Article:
Sin is not a psychological concept, it is not a sociological concept, it is a theological concept. And you never really know what sin is until you think of it in terms of God. And you measure it not by your own standard of wellbeing or your own reputation, but you measure it by the yardstick of God’s absolute demand on your life. You need to grasp the idea that feeling bad about your sin because of what it does to you and what it does to somebody else is not conviction of sin. It’s never a conviction of sin until you come to grips with the fact that you are alienated from God. Jesus is not a super psychiatrist. He is a redeemer of sinners who are the enemies of God. So we need to understand sin for what sin really is. It is a violation of God’s law. As David said, “Against Thee and Thee only have I sinned.” And that puts us in a serious situation. We’ve all sinned; therefore, we’re all guilty before God. We’ve all broken his law; therefore, as a just moral law giver and a judge He hold us guilty. That is a just conclusion of our offenses. We are violators of His law. We are as guilty, therefore, to be punished.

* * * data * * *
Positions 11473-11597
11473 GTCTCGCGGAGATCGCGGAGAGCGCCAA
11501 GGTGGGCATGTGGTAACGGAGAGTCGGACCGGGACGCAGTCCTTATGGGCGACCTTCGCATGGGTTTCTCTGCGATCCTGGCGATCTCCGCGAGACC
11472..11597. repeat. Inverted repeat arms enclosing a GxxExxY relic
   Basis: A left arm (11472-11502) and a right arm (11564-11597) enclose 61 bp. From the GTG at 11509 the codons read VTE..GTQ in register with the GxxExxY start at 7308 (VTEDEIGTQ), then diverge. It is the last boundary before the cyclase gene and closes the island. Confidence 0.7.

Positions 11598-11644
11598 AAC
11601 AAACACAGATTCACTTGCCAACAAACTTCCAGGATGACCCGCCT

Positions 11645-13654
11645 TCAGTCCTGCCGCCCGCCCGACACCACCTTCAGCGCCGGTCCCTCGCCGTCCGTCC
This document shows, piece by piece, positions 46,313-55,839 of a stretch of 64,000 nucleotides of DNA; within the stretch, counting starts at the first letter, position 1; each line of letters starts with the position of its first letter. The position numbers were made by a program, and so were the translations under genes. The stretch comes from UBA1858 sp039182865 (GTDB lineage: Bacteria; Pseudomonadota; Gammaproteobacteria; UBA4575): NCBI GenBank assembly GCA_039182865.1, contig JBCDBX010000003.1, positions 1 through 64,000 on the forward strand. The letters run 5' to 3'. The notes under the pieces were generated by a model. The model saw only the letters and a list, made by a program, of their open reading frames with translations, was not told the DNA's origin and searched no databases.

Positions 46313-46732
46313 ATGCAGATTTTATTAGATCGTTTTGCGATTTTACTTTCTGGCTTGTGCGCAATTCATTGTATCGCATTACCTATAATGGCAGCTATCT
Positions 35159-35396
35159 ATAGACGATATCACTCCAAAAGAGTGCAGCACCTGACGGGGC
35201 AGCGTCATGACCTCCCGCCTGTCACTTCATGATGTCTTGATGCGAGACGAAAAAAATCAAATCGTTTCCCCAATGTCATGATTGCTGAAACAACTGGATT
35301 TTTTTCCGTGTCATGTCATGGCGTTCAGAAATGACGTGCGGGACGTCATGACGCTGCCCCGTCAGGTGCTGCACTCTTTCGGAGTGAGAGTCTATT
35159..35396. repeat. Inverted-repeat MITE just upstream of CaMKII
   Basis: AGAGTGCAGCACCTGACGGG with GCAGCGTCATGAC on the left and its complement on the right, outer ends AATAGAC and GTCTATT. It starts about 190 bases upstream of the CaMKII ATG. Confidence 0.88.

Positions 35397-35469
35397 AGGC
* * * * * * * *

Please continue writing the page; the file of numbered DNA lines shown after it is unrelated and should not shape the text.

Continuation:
And that leads us to the second thing you need to understand about God. The first one has reference to sin. The second one is that God is not only the moral law giver and the judge but He is the warden and the prison keeper who has prepared an inescapable prison of suffering, sorrow, and wretchedness forever to be occupied by the guilty. He is the warden. He is the prison keeper who has prepared an inescapable prison of suffering, sorrow, and wretchedness forever to be occupied by the guilty. The place is called hell. Sin is punished with hell. Hell is the place where the violators go and remain, unconscious punishment, forever.